The Alexandria Quartet by Lawrence Durrell ~ Fiction Book Review

13551935The Alexandria Quartet is a series of four interconnected books set in Alexandria, Egypt in the 1930s and 40s. These books are a work of art as far as atmosphere, imagery, philosophy, character and voice are concerned. But they’re not easy to read, and at times I had no idea in which direction the story was going. Looking at reviews left for the series, it’s quite obvious that most readers either love or hate these books (much more love than hate), which makes sense, because I both loved and hated them .

The prose is incredibly gorgeous and well crafted, but, for me, the plot left me spinning my wheels. I’m used to mystery, psychological horror, suspense, and this quartet is more growing pains, slice of life, romance. I kept expecting . . . more, yet after finishing the last book, I felt strangely satisfied. A very odd reading experience, not for the faint of heart, but for the sake of craft, I highly recommend giving it a try!

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About Shannon

Always looking for another adventure and new ways to have fun.
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4 Responses to The Alexandria Quartet by Lawrence Durrell ~ Fiction Book Review

  1. I’ve got the first one of these on my TBR shelf – Justine. Thanks for the heads up – I’ll brace myself when I start to read it! Bronte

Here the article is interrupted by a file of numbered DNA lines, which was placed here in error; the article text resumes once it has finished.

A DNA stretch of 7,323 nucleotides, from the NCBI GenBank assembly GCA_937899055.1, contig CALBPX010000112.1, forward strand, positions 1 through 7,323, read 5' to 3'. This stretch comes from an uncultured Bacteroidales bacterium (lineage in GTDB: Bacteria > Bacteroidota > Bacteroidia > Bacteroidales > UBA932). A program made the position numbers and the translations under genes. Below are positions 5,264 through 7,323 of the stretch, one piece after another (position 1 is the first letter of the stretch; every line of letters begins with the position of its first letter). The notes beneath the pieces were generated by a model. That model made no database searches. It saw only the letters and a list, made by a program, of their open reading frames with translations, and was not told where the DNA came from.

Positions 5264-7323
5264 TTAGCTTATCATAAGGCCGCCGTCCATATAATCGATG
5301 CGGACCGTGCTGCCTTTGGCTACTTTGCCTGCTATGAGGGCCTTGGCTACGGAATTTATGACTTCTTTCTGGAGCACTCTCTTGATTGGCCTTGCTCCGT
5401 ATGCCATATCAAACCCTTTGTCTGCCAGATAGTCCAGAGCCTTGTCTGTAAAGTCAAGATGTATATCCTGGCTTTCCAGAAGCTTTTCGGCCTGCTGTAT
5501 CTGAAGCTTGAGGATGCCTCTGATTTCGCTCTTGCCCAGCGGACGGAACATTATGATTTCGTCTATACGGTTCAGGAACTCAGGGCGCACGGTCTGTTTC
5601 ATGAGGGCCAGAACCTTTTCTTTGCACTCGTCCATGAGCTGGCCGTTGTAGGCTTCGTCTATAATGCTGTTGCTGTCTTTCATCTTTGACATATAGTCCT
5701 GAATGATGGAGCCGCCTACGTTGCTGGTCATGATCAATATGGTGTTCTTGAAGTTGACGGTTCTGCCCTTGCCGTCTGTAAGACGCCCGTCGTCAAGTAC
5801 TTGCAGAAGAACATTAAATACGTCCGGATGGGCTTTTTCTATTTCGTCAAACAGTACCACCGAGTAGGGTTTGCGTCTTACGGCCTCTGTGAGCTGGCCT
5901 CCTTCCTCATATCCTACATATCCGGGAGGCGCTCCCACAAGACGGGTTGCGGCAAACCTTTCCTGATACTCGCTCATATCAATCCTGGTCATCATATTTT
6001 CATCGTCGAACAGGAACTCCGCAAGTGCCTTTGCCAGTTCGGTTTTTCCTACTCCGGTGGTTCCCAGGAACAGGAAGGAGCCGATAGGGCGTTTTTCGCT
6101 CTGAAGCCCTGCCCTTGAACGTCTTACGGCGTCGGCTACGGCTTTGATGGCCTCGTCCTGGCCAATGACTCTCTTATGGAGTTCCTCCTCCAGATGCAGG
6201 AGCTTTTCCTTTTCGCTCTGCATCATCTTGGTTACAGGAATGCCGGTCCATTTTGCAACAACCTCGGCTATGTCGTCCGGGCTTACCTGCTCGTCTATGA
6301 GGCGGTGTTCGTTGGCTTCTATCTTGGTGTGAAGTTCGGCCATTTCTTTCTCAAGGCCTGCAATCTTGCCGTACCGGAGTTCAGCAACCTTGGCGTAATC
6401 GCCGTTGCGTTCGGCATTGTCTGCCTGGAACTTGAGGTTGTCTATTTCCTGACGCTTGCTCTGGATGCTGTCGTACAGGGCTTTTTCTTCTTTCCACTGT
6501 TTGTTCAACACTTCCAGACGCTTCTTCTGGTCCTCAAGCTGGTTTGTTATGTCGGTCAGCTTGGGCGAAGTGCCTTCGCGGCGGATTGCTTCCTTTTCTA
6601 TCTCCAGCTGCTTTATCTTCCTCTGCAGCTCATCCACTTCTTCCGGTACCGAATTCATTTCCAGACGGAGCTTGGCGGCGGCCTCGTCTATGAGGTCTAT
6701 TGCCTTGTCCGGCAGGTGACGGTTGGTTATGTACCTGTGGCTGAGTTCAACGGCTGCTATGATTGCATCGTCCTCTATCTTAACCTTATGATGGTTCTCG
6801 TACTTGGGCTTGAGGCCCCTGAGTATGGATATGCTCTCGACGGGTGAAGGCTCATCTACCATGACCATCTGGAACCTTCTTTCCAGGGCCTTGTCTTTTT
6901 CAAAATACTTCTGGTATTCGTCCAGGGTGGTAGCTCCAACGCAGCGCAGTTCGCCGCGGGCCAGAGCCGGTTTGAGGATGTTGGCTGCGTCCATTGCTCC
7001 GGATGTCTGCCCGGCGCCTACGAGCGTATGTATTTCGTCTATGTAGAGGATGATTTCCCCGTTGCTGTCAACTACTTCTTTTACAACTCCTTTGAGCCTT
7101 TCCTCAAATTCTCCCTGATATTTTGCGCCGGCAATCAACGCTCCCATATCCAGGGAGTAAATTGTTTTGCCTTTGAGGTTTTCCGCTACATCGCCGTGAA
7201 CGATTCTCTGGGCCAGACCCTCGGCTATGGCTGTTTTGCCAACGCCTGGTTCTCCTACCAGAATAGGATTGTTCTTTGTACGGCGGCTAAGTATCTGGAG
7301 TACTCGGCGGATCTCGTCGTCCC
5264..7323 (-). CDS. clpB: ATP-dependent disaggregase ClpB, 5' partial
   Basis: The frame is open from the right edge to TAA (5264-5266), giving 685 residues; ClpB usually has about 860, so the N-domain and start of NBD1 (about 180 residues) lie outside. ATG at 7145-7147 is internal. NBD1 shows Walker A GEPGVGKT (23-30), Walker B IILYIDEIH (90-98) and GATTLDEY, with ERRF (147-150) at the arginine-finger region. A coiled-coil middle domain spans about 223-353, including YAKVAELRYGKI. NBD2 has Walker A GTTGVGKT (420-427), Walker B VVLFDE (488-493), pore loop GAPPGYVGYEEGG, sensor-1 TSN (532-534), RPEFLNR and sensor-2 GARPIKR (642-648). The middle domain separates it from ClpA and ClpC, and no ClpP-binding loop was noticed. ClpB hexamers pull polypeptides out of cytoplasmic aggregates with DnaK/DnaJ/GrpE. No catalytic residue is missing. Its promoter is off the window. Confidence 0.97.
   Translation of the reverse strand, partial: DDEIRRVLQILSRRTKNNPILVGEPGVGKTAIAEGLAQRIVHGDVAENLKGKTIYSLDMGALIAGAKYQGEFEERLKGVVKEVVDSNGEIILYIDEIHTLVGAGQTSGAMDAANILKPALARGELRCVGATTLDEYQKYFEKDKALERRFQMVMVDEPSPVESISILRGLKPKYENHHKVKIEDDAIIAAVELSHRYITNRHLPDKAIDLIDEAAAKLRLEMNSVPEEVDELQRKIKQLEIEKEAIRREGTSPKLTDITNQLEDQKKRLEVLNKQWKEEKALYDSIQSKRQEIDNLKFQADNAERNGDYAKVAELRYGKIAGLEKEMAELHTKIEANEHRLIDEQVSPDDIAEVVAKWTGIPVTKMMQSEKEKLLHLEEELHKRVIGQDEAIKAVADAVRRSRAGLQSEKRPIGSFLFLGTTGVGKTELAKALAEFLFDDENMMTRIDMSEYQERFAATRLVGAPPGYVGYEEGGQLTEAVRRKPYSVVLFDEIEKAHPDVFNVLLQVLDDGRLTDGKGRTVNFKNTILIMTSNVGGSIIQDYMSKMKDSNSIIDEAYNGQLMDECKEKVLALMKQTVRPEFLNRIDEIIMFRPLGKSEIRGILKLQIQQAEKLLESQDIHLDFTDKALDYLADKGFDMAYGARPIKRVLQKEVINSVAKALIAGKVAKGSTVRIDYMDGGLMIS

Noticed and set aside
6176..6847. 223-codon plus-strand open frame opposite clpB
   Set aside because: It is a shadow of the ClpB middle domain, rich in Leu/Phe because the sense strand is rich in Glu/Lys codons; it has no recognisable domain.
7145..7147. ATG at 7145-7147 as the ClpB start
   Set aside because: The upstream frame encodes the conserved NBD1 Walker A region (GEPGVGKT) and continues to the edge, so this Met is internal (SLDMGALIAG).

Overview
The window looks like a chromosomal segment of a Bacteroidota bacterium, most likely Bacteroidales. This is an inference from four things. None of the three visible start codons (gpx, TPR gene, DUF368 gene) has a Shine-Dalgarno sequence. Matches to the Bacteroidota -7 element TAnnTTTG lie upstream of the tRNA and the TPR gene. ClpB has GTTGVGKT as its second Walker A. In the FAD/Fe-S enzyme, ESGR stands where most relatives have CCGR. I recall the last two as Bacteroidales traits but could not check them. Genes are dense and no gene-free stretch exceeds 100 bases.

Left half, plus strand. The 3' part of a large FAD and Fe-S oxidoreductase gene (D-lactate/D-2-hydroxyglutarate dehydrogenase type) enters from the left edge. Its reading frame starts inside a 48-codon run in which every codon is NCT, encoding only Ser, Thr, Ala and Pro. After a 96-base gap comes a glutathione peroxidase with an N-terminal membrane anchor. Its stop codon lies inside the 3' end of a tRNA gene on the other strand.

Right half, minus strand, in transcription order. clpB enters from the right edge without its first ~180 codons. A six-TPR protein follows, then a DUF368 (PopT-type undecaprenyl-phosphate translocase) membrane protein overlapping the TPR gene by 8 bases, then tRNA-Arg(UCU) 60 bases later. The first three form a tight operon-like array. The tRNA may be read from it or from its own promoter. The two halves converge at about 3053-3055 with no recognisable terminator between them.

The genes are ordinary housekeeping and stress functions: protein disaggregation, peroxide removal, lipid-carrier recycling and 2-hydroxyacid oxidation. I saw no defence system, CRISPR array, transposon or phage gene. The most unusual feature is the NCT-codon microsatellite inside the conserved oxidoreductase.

Liked by 1 person

  2. I forgot that about 40 years ago (!!) I read these books in the same spirit you did. Your review is spot on. One summer, not so long ago, I forced myself to wade through Mrs. Dalloway by Virginia Woolf and The Hours by Michael Cunningham. One was inspired by the other. Kind of like you, I admired the mood and tone, the poesy of the prose, the imagery, but kept looking for a plot. There is one but it’s meandering and murky. The action is mostly psychological and emotional. Worth reading, though. Both authors are literary geniuses. Thanks for reminding me.

    Liked by 1 person

    • Shannon H. says:

      I agree with you about the other two books, too! Mrs. Dalloway seemed to have only 5 periods in the entire book – the stream of consciousness was both insanely annoying yet insightful, and The Hours seemed (to me) to take forever to get the author’s gist across and was so subtle I almost missed it, but both worth the effort.

      Liked by 1 person

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